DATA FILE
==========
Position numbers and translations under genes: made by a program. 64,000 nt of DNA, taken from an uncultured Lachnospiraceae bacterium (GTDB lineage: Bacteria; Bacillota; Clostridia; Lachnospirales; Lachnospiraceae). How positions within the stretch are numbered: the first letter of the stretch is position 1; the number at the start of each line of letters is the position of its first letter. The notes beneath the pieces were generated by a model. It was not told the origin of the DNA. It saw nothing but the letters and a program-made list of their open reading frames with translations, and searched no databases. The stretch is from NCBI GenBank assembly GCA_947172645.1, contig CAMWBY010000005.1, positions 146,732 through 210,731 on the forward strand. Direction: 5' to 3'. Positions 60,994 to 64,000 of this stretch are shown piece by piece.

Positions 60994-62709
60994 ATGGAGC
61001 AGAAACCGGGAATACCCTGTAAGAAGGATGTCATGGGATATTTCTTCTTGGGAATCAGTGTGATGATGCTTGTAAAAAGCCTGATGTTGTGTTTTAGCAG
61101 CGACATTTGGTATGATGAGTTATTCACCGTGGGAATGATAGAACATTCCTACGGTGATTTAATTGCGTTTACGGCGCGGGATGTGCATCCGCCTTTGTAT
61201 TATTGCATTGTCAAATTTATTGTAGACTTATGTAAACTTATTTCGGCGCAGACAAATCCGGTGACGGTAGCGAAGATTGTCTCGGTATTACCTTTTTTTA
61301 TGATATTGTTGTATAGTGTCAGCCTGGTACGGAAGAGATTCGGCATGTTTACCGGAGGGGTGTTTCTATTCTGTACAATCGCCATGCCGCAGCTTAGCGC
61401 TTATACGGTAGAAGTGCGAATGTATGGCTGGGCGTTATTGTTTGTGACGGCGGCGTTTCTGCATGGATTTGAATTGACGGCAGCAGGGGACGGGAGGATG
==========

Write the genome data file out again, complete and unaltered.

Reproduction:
Position numbers and translations under genes: made by a program. 64,000 nt of DNA, taken from an uncultured Lachnospiraceae bacterium (GTDB lineage: Bacteria; Bacillota; Clostridia; Lachnospirales; Lachnospiraceae). How positions within the stretch are numbered: the first letter of the stretch is position 1; the number at the start of each line of letters is the position of its first letter. The notes beneath the pieces were generated by a model. It was not told the origin of the DNA. It saw nothing but the letters and a program-made list of their open reading frames with translations, and searched no databases. The stretch is from NCBI GenBank assembly GCA_947172645.1, contig CAMWBY010000005.1, positions 146,732 through 210,731 on the forward strand. Direction: 5' to 3'. Positions 60,994 to 64,000 of this stretch are shown piece by piece.

Positions 60994-62709
60994 ATGGAGC
61001 AGAAACCGGGAATACCCTGTAAGAAGGATGTCATGGGATATTTCTTCTTGGGAATCAGTGTGATGATGCTTGTAAAAAGCCTGATGTTGTGTTTTAGCAG
61101 CGACATTTGGTATGATGAGTTATTCACCGTGGGAATGATAGAACATTCCTACGGTGATTTAATTGCGTTTACGGCGCGGGATGTGCATCCGCCTTTGTAT
61201 TATTGCATTGTCAAATTTATTGTAGACTTATGTAAACTTATTTCGGCGCAGACAAATCCGGTGACGGTAGCGAAGATTGTCTCGGTATTACCTTTTTTTA
61301 TGATATTGTTGTATAGTGTCAGCCTGGTACGGAAGAGATTCGGCATGTTTACCGGAGGGGTGTTTCTATTCTGTACAATCGCCATGCCGCAGCTTAGCGC
61401 TTATACGGTAGAAGTGCGAATGTATGGCTGGGCGTTATTGTTTGTGACGGCGGCGTTTCTGCATGGATTTGAATTGACGGCAGCAGGGGACGGGAGGATG